Another key element in stroke care is a coordinated approach to diagnosing and treating stroke patients. As part of the Washington State Emergency Cardiac and Stroke (ECS) system, Harrison has been designated as a Level II Stroke Center by the Washington State Department of Health. Harrison works closely with our EMS partners to promote effective and rapid response and treatment of patients in our region.

“This system is based on the principles of getting the right patient, to the right place, in the right amount of time, said Dr. Seyal. “If we approach stroke care with these principles in mind, we can save lives and reduce disability. It’s all about providing exceptional care right in our own community.”

The goal of the WA State ECS system is to improve emergency response and treatment for acute coronary syndrome, cardiac arrest, and stroke patients, reducing time to treatment and getting patients into a dedicated system of comprehensive care.

Collaboration and treatment close by

Harrison also partners with Harborview Medical Center’s Telestroke Program to allow 24/7 consultation with a vascular neurologist and access to University of Washington stroke experts. Along with real-time consultation, the organizations share education and research as well as evidence-based clinical protocols and practice guidelines to ensure constant innovation in care.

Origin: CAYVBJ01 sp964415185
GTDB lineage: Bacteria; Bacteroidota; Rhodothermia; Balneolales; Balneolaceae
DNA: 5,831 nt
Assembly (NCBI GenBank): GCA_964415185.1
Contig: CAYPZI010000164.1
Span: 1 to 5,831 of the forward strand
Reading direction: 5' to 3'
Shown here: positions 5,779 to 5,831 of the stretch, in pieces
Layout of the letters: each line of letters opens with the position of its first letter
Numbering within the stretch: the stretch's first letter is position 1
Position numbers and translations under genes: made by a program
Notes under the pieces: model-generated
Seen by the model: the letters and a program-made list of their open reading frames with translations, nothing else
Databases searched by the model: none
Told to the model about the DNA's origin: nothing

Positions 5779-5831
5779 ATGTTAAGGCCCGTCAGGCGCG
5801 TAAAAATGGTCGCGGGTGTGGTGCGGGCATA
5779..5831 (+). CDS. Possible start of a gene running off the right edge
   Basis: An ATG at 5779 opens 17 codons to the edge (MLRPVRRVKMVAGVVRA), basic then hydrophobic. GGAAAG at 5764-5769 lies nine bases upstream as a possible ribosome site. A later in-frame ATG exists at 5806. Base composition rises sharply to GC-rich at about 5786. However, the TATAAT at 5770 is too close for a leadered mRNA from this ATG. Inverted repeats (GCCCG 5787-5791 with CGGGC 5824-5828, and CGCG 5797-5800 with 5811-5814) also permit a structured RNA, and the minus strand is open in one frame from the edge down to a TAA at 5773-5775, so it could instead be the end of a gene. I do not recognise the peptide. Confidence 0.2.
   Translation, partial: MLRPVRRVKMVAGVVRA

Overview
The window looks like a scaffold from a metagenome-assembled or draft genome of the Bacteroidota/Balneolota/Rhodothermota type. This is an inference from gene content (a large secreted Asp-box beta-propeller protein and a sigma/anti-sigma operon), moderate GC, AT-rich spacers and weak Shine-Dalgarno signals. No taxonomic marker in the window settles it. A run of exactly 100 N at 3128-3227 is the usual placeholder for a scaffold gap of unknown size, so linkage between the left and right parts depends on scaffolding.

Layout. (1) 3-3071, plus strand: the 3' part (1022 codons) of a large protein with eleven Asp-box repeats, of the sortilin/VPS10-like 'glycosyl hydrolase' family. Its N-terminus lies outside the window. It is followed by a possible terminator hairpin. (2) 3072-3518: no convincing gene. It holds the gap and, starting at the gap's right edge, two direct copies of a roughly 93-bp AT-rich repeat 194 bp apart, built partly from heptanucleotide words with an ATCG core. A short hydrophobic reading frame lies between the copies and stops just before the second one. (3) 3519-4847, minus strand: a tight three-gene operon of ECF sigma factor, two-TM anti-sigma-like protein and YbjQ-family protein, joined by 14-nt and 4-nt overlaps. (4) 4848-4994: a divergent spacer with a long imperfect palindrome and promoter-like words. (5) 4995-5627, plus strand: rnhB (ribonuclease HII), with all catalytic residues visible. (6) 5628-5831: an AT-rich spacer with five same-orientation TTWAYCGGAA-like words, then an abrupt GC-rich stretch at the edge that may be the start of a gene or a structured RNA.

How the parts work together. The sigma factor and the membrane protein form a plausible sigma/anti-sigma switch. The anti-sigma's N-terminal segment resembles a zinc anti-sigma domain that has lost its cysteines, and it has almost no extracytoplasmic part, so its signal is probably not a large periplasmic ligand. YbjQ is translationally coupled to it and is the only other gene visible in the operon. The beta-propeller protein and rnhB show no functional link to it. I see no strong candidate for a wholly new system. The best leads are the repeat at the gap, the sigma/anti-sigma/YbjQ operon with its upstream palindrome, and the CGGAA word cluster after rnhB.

Learn the FIVE signs of a stroke:

1. Sudden numbness or weakness of the face, arm or leg, especially on one side of the body

2. Sudden confusion, trouble speaking or understanding

3. Sudden trouble seeing in one or both eyes

4. Sudden trouble walking, dizziness, loss of balance or coordination

5. Sudden, severe headache with no known cause

If you or anyone you know is having any of these symptoms—CALL 911!

Stroke Facts

  • According to the American Heart Association/American Stroke Association, stroke is the fourth leading cause of death in the U.S., affecting nearly a million people a year.
  • Stroke is the leading cause of serious, long-term disability for Americans.
  • On average, someone suffers a stroke every 45 seconds.
  • Someone dies of complications from a stroke about every four minutes.
  • Most strokes are caused by a blood clot in the brain and area called Ischemic strokes.

Harrison Medical Center is a not-for-profit hospital offering medical, surgical, and emergency services at five locations—Bremerton, Silverdale, Port Orchard, Belfair, and Poulsbo—to serve the Kitsap and Olympic peninsulas. To learn about Harrison’s many healthcare services, call 866-844-WELL or visit www.harrisonmedical.org.

# # #